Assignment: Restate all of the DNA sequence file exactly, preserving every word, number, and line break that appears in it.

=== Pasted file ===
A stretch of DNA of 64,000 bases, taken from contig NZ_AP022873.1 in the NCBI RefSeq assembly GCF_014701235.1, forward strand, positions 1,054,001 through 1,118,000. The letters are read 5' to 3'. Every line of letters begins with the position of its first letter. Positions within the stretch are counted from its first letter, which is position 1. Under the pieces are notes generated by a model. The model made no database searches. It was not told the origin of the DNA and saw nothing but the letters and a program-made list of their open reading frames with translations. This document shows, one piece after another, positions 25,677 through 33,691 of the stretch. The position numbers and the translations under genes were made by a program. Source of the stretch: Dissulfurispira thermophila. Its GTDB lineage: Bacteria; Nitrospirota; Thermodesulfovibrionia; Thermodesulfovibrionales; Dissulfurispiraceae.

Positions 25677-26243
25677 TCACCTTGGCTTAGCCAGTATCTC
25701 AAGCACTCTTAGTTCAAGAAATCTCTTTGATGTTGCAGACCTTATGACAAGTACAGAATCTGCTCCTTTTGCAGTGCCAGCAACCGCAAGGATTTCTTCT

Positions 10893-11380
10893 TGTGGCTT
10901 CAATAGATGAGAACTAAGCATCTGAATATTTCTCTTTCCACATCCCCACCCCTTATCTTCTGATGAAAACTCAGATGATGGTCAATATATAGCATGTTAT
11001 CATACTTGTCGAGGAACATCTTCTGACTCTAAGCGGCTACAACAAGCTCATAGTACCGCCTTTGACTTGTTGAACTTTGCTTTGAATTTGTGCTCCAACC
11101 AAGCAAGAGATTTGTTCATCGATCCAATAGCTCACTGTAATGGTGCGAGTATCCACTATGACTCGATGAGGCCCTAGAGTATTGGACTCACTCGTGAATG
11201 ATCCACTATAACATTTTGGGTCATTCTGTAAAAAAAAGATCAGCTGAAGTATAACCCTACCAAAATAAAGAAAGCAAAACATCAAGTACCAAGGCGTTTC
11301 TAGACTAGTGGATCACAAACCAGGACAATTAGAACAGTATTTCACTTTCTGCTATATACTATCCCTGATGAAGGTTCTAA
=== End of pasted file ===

A stretch of DNA of 64,000 bases, taken from contig NZ_AP022873.1 in the NCBI RefSeq assembly GCF_014701235.1, forward strand, positions 1,054,001 through 1,118,000. The letters are read 5' to 3'. Every line of letters begins with the position of its first letter. Positions within the stretch are counted from its first letter, which is position 1. Under the pieces are notes generated by a model. The model made no database searches. It was not told the origin of the DNA and saw nothing but the letters and a program-made list of their open reading frames with translations. This document shows, one piece after another, positions 25,677 through 33,691 of the stretch. The position numbers and the translations under genes were made by a program. Source of the stretch: Dissulfurispira thermophila. Its GTDB lineage: Bacteria; Nitrospirota; Thermodesulfovibrionia; Thermodesulfovibrionales; Dissulfurispiraceae.

Positions 25677-26243
25677 TCACCTTGGCTTAGCCAGTATCTC
25701 AAGCACTCTTAGTTCAAGAAATCTCTTTGATGTTGCAGACCTTATGACAAGTACAGAATCTGCTCCTTTTGCAGTGCCAGCAACCGCAAGGATTTCTTCT

Positions 10893-11380
10893 TGTGGCTT
10901 CAATAGATGAGAACTAAGCATCTGAATATTTCTCTTTCCACATCCCCACCCCTTATCTTCTGATGAAAACTCAGATGATGGTCAATATATAGCATGTTAT
11001 CATACTTGTCGAGGAACATCTTCTGACTCTAAGCGGCTACAACAAGCTCATAGTACCGCCTTTGACTTGTTGAACTTTGCTTTGAATTTGTGCTCCAACC
11101 AAGCAAGAGATTTGTTCATCGATCCAATAGCTCACTGTAATGGTGCGAGTATCCACTATGACTCGATGAGGCCCTAGAGTATTGGACTCACTCGTGAATG
11201 ATCCACTATAACATTTTGGGTCATTCTGTAAAAAAAAGATCAGCTGAAGTATAACCCTACCAAAATAAAGAAAGCAAAACATCAAGTACCAAGGCGTTTC
11301 TAGACTAGTGGATCACAAACCAGGACAATTAGAACAGTATTTCACTTTCTGCTATATACTATCCCTGATGAAGGTTCTAA